Now that we live in the generation of YouTube, Twitter, cell phone cameras and instant access to photos and video footage, have we lost an essential bit of privacy? I tend to think so.
I was pondering this during this past weekend at Gays of our Lives. And, no, not because anyone did anything scandalous. It stems from just seeing all those cameras snapping away while actors and fans were in such a casual setting. Sure, on the one hand, anything you do in public is, well, public. But, on the other hand, it’s not necessarily meant for the consumption of a zillion people on the Internet. There’s a difference between a roomful of people seeing something, and a planet full of people seeing something and saving it to their hard drives.
I mean, from the professional angle, we always have to have informed consent, make people sign a release acknowledging they’re okay with their footage being broadcast, etc. But your average person with a camcorder (do they even MAKE camcorders anymore?) or a Twitpic account feels no such responsibility. And I’m pretty sure that’s how sites like TMZ make their bones as well: just grabbing whatever they can on the fly and slapping it up online or on TV. Is recording someone or snapping a random photo like that ethical? I gotta say…no. But when did ethics ever matter when it comes to getting a scoop, right?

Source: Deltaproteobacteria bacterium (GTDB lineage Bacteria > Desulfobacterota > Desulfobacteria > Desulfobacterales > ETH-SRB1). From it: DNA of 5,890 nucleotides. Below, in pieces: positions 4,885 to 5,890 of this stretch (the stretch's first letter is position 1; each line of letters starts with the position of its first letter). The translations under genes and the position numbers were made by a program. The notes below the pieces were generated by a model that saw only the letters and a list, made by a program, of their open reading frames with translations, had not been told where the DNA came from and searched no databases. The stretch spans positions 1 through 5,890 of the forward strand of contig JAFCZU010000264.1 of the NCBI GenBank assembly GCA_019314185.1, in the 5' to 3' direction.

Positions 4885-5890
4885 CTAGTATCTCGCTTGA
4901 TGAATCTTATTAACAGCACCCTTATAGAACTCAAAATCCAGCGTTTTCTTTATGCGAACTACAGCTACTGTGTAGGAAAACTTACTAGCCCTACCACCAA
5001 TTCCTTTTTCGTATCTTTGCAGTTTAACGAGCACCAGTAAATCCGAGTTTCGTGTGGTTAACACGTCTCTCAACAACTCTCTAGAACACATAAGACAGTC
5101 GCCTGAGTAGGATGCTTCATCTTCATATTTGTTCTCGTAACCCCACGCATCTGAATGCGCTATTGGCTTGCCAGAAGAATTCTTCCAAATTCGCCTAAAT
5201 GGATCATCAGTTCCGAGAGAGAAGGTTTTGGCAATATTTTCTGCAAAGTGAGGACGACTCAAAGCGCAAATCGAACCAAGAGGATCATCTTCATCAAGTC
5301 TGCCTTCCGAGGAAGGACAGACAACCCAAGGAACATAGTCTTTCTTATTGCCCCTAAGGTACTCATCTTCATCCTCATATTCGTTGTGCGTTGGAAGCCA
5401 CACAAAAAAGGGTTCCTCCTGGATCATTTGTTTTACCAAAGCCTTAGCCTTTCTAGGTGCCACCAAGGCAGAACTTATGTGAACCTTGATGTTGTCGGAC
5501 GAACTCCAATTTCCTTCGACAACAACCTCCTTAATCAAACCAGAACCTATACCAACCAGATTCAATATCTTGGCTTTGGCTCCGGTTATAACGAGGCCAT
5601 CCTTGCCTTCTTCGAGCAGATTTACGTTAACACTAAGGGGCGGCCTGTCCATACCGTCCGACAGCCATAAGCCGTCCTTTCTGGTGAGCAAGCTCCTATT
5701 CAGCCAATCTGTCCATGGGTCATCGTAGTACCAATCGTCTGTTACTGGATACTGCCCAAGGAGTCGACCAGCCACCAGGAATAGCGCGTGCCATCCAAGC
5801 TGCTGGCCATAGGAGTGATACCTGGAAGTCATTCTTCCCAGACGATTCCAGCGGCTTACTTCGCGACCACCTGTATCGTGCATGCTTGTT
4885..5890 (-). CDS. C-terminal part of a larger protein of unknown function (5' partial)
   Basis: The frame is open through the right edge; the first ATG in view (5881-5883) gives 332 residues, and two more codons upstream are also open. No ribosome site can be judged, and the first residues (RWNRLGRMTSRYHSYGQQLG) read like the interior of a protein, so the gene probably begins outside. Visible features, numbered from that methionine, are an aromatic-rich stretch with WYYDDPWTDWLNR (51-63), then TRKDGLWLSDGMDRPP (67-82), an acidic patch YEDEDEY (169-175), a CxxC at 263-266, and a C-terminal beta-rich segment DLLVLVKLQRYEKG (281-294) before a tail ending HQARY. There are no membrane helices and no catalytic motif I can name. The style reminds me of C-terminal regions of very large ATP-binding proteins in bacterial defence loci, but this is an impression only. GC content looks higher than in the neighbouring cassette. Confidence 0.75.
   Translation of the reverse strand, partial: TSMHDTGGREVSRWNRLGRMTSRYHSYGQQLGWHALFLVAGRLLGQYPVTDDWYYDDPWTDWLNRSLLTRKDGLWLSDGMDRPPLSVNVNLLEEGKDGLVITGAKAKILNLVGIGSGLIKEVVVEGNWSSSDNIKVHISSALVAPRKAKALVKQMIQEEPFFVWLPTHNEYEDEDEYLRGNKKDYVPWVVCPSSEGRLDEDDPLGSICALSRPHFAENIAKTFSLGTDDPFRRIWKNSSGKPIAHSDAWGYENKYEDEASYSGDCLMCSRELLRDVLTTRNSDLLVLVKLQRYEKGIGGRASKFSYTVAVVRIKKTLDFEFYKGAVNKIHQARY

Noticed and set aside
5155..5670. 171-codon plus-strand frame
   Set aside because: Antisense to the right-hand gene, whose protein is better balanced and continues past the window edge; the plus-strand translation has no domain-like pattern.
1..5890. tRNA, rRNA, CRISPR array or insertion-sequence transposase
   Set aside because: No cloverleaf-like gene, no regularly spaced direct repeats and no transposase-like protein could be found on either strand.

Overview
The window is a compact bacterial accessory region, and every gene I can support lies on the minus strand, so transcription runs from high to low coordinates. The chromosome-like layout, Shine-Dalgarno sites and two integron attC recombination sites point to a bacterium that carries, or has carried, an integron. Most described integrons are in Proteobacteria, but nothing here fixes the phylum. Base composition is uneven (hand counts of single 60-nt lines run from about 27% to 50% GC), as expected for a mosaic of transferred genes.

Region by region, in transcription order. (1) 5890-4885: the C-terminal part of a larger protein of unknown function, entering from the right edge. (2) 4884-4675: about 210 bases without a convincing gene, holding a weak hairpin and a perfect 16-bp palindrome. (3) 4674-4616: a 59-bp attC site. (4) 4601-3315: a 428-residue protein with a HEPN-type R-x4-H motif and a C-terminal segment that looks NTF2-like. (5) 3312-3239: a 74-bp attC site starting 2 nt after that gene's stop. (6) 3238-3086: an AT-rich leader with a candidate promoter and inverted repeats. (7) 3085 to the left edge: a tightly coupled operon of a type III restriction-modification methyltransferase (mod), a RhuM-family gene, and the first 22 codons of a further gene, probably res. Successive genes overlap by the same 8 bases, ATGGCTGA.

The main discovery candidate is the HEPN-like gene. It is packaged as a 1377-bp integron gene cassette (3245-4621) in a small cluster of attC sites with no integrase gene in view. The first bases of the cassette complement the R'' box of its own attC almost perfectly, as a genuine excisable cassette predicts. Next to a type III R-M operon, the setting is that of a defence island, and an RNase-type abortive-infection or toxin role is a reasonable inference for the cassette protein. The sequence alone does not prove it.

And, okay, as a professional print journalist with a battered tape recorder, I clearly have a bit of a vested interest in the issue. When it takes over a week for what I report to hit the stands while everybody and their uncle Harold is putting up full video of a Q&A the very next day…it does make me a bit crabby. But, more than that, part of me is just old school, and I think so much readily accessible content is a little invasive. Whether it’s on a site like Overheard in New York or a message board or Twitter, everything you say can be preserved for posterity. Dude, that’s a little creepy.
I feel like everyone has to watch their backs now, and give anyone typing away on their iPhone or their Blackberry the hairy eyeball…which, these days, is pretty much every person you see. That brings up an ancillary issue: We’ve become a culture of people that has to be plugged in at all times. It’s like no one can be alone anymore; they always have to maintain that across-the-networks connection to somebody else. Constant texting, tweeting, and Facebooking; always going off to take a call…it’s like people aren’t whole without this battery-operated appendage. (Hey, it’s no longer science fiction, it’s reality.) I remember it started when I was in college, well over a decade ago. My freshman year, every student I passed on campus had a cigarette in their hand. By my senior year? They all had cell phones stuck to their ears. They were taking a five minute walk across the quad, and they couldn’t do it without talking to someone else.
I shouldn’t be surprised, given the meteoric rise of reality TV, but it seems like snapshots of daily life have become our society’s hottest commodity…and privacy its rarest.